As a lifelong fan of Philip Glass, this memoir is tailor-made for me. Glass might have focused on one key event in his life -- such as the original mounting of "Einstein On The Beach" or an eye-opening journey to the east. He might have delivered his thoughts on classical music and the best way for a would-be composer to prepare himself. Glass could have focused on his childhood, before the music starts in earnest. Instead, he does a little bit of everything, offering up anecdotes from his youth, like smashing unsold LPs so they could be returned as damaged goods, telling how during his first audition for Julliard as a flutist, Glass was stopped and told, "You don't really want to play the flute, do you?"

He tells about the teachers who molded him through fear (Nadia Boulanger) and love (Ravi Shankar), being broke after the sold-out success of "Einstein," and on and on. Mixed in here and there are Glass's still scrappy defenses of his music. Sure to be enjoyed by admirers, it's probably too discursive to win Glass some new ones. If you want a good musical introduction to his work, I always send people to the film Koyaanisqatsi or the album Glassworks. If you're already a fan, be certain you'll enjoy Glass in whatever mode he holds forth here.

2015-04-07-1428419127-7075685-Patterson.jpg

2015-04-07-1428419147-6032538-Leon.jpg

MIRACLE AT AUGUSTA
By James Patterson & Peter de Jonge
$28.00; Little Brown and Company

FALLING IN LOVE
By Donna Leon
$26; Atlantic

Anyone looking to lose themselves in a book can depend on the latest offering from the shockingly prolific James Patterson. Working with Peter de Jonge, he returns to the links to deliver a golfing fable about a late in life champion on the Senior Tour who finds true redemption by mentoring a teen with a natural swing that's a thing of beauty. If you're shanking balls into the water hazard, this one's for you. And Donna Leon offers up the latest, much anticipated Venetian mystery featuring Commissario Guido Brunetti. After dozens of tales, why is this one especially exciting for fans? Because it features the return of soprano Flavia Petrelli, who was at the center of Brunetti's very first mystery, the one that made Leon an international bestseller.

To find more great picks in every category (like a bio of Yankees great Billy Martin in sports and the first cookbook from Austin's legendary Franklin Barbecue), along with ALL the releases in every genre if you're a hardcore fan of romance or sci-fi, head to BookFilter. You'll find dozens of favorites out this week. You can go back week by week if you want to discover more books to read, and you can go forward week by week if you want to take a peek at what's coming out in the days and months to come.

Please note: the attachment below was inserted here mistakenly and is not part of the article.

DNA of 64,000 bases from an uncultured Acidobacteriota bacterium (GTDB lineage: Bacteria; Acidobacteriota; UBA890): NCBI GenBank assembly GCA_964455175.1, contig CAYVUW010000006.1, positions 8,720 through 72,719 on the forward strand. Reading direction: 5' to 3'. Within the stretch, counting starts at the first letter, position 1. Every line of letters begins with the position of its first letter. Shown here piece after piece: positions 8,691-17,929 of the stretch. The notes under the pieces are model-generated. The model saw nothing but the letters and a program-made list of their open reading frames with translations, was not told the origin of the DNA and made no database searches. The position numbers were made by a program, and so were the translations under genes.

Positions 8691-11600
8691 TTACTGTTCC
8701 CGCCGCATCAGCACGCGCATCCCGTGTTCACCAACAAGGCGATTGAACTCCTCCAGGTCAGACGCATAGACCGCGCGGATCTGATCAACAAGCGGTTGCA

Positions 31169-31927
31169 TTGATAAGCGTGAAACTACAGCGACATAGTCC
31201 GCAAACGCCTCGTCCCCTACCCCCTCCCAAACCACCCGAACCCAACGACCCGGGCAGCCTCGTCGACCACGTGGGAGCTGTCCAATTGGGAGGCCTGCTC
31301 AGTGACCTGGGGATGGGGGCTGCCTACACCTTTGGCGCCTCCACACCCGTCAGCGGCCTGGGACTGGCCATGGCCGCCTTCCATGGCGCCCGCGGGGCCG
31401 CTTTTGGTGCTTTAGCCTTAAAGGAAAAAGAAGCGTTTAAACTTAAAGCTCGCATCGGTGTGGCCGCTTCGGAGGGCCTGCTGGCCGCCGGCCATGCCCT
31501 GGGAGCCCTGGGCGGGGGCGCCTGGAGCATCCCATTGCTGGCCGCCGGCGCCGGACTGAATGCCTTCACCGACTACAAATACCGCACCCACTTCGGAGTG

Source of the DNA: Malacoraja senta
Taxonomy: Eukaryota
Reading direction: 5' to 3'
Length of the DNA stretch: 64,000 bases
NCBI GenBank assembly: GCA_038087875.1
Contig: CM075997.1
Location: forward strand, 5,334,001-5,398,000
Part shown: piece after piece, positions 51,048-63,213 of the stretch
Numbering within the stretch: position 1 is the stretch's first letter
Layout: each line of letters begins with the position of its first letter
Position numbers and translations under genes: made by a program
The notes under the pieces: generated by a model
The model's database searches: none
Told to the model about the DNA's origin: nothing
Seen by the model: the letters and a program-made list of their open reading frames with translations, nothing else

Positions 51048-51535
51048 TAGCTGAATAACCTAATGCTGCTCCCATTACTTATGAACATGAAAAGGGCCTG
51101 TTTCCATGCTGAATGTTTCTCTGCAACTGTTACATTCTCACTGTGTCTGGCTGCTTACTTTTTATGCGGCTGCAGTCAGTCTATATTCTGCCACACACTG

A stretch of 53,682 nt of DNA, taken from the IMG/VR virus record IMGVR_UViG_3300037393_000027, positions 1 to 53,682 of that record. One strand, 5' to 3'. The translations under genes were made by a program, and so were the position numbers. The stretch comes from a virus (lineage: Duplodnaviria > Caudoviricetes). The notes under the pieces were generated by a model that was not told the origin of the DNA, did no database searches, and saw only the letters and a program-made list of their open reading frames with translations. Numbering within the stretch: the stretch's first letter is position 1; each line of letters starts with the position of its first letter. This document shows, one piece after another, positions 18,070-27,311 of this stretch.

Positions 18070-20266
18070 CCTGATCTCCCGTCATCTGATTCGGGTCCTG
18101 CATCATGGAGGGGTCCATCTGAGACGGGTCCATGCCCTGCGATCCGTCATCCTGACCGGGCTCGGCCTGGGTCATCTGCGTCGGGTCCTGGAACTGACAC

Thanks for reading. Michael Giltz is the founder and CEO of BookFilter, a book lover's best friend. Wondering what you should read next/ Head to BookFilter. Need a smart and easy gift? Head to BookFilter. Looking to see what new books have come out? Head to BookFilter. About to go to your favorite bookstore, library or book website? Head to BookFilter first and you'll soon have a list of great titles to check out. BookFilter is a website that lets you browse for books online the way you do in a physical bookstore, provides comprehensive info on new releases every week in every category and offers passionate personal recommendations every step of the way. It's like a fall book preview or holiday gift guide -- but every week in every category. He's also the co-host of Showbiz Sandbox, a weekly pop-culture podcast that reveals the industry take on entertainment news of the day and features top journalists and opinion makers as guests. It's available for free on iTunes. Visit Michael Giltz at his website and his daily blog.

Note: Michael Giltz is provided with free galleys and final copies of books in the hope that he'll review or write a story on them. He receives far more copies of books than he could ever cover.